I just came across a comment where someone was annoyed at having to use American spellings when programming due to the fact that many libraries use American spelling.
I can sympathise with not wanting to spell colour as color, but I was less sympathetic when he complained about having to use the spelling Globalization in C# libraries.
As I understand it, the use of the spellings -ise and -isation are considered a UK thing, and are not used (or are less common) in the US. Nevertheless, the converse is not true: that is, the spellings -ize and -ization are not confined to the US, but are in use in the UK as well. I'm not even sure whether the -s- spellings have a majority in the UK.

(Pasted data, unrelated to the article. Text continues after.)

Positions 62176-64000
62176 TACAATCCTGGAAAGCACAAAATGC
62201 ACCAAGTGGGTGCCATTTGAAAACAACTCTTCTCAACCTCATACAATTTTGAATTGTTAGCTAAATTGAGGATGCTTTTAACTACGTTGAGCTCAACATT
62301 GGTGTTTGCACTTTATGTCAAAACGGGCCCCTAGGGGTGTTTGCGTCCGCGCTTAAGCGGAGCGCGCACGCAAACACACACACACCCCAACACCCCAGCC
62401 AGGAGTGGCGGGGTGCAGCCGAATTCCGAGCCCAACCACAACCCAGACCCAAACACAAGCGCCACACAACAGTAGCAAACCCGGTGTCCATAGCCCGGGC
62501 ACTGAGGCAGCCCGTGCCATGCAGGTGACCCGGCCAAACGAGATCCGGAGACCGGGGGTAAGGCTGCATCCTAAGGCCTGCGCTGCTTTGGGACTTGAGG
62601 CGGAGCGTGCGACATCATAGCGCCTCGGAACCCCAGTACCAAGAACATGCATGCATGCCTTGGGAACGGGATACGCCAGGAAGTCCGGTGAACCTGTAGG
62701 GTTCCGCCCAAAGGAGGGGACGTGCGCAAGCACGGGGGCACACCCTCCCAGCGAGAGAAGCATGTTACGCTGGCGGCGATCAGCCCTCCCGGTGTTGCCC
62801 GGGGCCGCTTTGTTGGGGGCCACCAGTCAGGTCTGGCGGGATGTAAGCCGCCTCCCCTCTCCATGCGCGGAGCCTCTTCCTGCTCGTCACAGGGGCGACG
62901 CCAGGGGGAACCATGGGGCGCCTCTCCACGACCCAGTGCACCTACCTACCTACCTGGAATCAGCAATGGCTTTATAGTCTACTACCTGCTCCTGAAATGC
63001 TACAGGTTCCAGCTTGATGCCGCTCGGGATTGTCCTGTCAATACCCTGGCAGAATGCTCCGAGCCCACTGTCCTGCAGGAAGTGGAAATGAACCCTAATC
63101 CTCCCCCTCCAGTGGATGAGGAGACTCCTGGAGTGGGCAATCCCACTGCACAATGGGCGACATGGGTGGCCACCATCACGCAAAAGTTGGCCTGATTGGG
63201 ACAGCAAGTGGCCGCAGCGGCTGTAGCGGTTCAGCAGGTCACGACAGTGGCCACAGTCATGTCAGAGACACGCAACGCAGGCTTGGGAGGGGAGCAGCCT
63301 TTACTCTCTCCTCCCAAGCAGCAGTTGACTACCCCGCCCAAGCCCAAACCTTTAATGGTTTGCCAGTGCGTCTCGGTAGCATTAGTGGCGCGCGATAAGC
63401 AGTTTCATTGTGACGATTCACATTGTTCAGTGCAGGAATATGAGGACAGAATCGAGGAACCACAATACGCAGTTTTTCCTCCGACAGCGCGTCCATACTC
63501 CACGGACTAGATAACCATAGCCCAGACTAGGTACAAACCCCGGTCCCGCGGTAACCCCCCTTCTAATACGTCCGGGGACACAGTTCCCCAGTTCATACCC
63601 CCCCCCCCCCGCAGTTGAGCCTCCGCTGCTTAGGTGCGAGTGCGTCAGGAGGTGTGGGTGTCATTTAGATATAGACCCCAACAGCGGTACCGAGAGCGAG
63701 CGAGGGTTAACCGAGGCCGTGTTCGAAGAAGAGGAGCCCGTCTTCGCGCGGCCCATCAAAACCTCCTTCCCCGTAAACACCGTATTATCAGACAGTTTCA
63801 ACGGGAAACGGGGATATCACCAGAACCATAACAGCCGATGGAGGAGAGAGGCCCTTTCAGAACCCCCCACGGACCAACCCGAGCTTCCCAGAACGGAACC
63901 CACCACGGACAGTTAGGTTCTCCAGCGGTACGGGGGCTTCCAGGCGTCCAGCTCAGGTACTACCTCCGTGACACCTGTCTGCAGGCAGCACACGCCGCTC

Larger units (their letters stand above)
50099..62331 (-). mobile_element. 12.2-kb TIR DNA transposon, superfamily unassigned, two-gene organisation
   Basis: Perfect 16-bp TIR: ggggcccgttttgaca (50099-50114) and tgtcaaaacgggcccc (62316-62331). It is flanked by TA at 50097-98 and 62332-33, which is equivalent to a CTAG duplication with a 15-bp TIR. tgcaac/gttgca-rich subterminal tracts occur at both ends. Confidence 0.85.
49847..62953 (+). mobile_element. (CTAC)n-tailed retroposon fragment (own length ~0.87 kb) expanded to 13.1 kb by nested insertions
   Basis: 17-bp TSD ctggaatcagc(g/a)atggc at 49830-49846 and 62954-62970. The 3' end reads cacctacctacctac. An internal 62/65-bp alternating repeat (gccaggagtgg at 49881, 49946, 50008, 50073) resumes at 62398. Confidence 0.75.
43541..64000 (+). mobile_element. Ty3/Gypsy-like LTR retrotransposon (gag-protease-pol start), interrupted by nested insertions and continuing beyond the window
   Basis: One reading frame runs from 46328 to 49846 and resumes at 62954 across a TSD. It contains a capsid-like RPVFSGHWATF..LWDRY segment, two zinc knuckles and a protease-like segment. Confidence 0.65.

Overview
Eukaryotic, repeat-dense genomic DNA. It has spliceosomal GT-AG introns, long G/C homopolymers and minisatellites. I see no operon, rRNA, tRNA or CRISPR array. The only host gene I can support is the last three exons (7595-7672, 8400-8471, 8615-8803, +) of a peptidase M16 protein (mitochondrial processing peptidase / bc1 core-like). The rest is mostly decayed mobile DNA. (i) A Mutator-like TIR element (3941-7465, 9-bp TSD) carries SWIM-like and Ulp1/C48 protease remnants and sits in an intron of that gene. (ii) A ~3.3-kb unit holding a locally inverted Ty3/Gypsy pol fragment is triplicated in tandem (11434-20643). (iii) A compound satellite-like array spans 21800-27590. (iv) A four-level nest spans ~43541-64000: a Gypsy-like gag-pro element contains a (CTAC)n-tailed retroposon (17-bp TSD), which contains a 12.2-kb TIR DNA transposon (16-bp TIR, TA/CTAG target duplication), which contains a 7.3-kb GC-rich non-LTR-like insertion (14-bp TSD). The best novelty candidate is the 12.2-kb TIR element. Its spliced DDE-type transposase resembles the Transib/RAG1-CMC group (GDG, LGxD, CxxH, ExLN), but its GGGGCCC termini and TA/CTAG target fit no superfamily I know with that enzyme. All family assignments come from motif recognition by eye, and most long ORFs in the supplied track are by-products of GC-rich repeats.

Besides, if they want to use "proper" and "traditional" spellings rather than "new-fangled" and "alternative" ones, then they should be using -z- anyway; to the best of my knowledge, that morpheme comes from Greek -ίζω via Latin -iz-, so the spelling with -z- is more justified etymologically. (An exception is analyse, which had an -s- [well, a sigma] in the original Ancient Greek; the spelling analyze is, I suppose, by analogy with verbs in -ize.) For that matter, they should also call the chemical element aluminum, which was its official name; the spelling aluminium is a later modification.
As for me, I prefer the spellings colour, globalisation, aluminium, but more because it's what I grew up with than because I think that all those spellings are "more original" or "the only proper British spelling".